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State school archery tournament will be tougher to reach this year

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After seven years of steady growth, the field in West Virginia's Archery in the Schools State Tournament will shrink just a bit. Students are now required to qualify for the event in "virtual tournaments" held before Feb. 22.
CHARLESTON, W.Va. -- West Virginia's state scholastic archery tournament will be a little tougher to get into this year.After seven years of allowing anyone who wished to shoot to participate in the annual event, Division of Natural Resources officials have decided to require entrants to qualify in "virtual tournaments" held throughout the state.Krista Snodgrass, the DNR's Archery in the Schools coordinator, said agency officials had several reasons for making the change."Last year, we had 650 shooters at the state tournament," she said. "That's about as many as we could physically handle in a one-day event. Putting on the tournament requires a ton of volunteer help, and last year we were maxed out."The tournament grew dramatically during its first seven years. The first event, held in 2005 at the Capital High School gymnasium, drew just 180 shooters, but as more schools incorporated Archery in the Schools into their physical education classes, participation skyrocketed. This year, with pre-tournament qualifying in effect, Snodgrass expects about 500 shooters to earn entry into the March 23 competition."Another reason for requiring shooters to qualify is that we can avoid having the state tournament be an adverse experience," Snodgrass said. "In past years we've had situations in which relatively inexperienced shooters were paired against shooters who were really good, in a big facility in front of a big crowd."We don't want kids coming in and looking bad. Archery in the Schools is supposed to encourage students to make archery a lifelong pastime. We don't want them to get so discouraged they give up on it."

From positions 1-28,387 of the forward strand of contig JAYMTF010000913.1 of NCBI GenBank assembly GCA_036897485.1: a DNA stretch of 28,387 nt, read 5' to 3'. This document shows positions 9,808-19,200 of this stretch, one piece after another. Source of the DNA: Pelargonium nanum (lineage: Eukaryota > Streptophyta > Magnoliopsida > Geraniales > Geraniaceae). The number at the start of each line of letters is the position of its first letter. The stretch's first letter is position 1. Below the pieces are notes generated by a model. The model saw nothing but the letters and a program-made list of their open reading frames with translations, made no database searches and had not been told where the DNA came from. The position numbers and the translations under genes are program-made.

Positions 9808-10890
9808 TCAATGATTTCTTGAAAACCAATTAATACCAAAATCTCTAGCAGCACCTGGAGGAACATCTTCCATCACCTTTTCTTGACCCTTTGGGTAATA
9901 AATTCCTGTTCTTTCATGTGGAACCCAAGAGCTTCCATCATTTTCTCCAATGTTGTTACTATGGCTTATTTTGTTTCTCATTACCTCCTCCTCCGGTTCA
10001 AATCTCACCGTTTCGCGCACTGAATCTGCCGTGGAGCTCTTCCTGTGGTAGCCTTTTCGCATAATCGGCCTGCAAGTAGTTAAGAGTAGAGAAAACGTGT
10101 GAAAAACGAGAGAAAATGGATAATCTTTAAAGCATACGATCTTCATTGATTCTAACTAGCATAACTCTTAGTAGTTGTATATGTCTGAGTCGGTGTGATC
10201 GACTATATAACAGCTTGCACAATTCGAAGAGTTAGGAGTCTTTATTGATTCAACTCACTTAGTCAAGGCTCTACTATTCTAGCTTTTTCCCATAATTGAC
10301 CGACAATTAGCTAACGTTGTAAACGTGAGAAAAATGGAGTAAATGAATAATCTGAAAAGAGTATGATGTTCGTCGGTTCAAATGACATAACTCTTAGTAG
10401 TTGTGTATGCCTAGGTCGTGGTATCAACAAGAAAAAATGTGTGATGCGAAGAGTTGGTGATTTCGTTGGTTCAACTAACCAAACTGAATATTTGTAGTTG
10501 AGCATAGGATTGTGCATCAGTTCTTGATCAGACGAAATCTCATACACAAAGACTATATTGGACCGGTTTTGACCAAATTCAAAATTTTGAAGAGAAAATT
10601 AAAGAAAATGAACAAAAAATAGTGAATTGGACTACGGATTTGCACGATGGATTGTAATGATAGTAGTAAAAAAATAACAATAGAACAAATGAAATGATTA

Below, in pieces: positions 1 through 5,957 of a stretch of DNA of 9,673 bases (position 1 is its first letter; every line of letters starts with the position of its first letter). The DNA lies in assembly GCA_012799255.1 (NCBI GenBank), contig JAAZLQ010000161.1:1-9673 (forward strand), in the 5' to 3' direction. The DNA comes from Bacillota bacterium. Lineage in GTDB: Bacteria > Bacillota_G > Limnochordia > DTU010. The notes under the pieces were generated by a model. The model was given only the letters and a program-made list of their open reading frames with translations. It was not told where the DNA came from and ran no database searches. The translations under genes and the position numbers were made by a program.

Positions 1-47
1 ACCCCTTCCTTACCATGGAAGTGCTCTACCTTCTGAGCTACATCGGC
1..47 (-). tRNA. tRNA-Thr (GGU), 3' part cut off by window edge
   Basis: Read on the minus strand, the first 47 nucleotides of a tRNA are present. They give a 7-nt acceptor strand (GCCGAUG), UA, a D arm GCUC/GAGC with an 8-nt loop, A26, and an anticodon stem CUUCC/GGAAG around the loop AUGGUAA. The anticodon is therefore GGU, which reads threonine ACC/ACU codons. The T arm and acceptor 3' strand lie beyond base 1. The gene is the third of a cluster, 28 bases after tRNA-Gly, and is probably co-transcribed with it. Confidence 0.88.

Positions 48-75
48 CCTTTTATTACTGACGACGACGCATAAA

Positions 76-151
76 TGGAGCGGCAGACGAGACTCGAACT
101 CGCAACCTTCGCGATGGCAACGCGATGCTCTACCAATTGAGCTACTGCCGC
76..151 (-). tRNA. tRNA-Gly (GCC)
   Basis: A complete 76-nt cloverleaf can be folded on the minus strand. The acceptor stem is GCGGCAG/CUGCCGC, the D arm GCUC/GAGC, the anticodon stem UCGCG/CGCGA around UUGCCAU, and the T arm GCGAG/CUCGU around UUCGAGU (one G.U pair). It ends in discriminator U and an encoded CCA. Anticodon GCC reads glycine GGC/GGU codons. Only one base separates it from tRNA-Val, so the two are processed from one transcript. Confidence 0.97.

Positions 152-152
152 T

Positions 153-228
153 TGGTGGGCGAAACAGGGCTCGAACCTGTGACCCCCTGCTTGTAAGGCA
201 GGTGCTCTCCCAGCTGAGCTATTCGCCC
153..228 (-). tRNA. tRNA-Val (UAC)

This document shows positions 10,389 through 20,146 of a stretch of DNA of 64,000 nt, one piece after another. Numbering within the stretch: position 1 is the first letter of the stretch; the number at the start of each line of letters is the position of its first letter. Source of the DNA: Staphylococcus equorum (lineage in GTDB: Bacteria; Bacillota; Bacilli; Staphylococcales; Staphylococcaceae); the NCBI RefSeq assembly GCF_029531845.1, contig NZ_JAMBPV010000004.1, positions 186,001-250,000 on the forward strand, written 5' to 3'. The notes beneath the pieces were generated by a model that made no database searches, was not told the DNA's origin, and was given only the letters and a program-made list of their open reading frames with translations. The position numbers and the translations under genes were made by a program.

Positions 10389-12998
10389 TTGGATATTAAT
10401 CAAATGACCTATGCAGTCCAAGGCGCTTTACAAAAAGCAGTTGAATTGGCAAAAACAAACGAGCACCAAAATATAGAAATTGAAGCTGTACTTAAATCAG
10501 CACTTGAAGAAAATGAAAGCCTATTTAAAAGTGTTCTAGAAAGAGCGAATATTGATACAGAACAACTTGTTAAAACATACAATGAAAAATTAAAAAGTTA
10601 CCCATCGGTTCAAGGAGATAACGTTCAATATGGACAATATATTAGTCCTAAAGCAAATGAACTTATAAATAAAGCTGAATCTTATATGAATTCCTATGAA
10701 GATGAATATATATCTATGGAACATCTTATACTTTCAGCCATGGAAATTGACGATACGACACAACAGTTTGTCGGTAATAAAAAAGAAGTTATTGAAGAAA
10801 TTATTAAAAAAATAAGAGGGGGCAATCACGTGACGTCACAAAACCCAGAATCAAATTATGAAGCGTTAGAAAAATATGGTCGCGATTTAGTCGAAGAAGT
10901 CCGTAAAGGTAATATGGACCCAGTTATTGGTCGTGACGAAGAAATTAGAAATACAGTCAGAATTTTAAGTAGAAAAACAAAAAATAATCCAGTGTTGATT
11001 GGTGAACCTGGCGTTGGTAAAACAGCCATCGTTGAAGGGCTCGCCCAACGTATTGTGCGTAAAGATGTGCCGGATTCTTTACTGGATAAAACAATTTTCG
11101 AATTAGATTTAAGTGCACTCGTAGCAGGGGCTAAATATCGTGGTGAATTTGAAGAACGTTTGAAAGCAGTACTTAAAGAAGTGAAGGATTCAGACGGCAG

Snodgrass said the qualifying tournaments would also let students unable to afford the expense of traveling to Charleston experience competition closer to home."There are two ways to do these qualifying tournaments," she explained. "One is to hold head-to-head competitions with nearby schools. Students who participate in those tournaments will get to feel what it's like to compete against shooters from other schools."The other way to qualify is to conduct an in-school competition. As many kids who wanted to would be able to participate, and the school's principal would be required to verify the scores."For either the head-to-head or the in-school qualifiers, the scores would have to be posted to the National Archery in the Schools Program website by Feb. 22. We'll look at those scores, and will take teams from the top eight schools in each of the three divisions - elementary, middle and high school - as well as the top 10 individual males and top 10 individual females in each division."In the past, teams had been limited to 12 members. Snodgrass said teams that qualify for this year's tournament would be able to bring up to 16 shooters.Privately schooled and home-schooled students can also qualify for the tournament, but Snodgrass said their qualifying scores must be approved by a certified Archery in the Schools instructor. The bottom line, she said, is qualifying should make the state tourney a stronger event overall."This way, we'll have the best teams and the best shooters in the state competing against one another. We might have a smaller field, but it will definitely be a deeper one."Reach John McCoy at 304-348-1231 or
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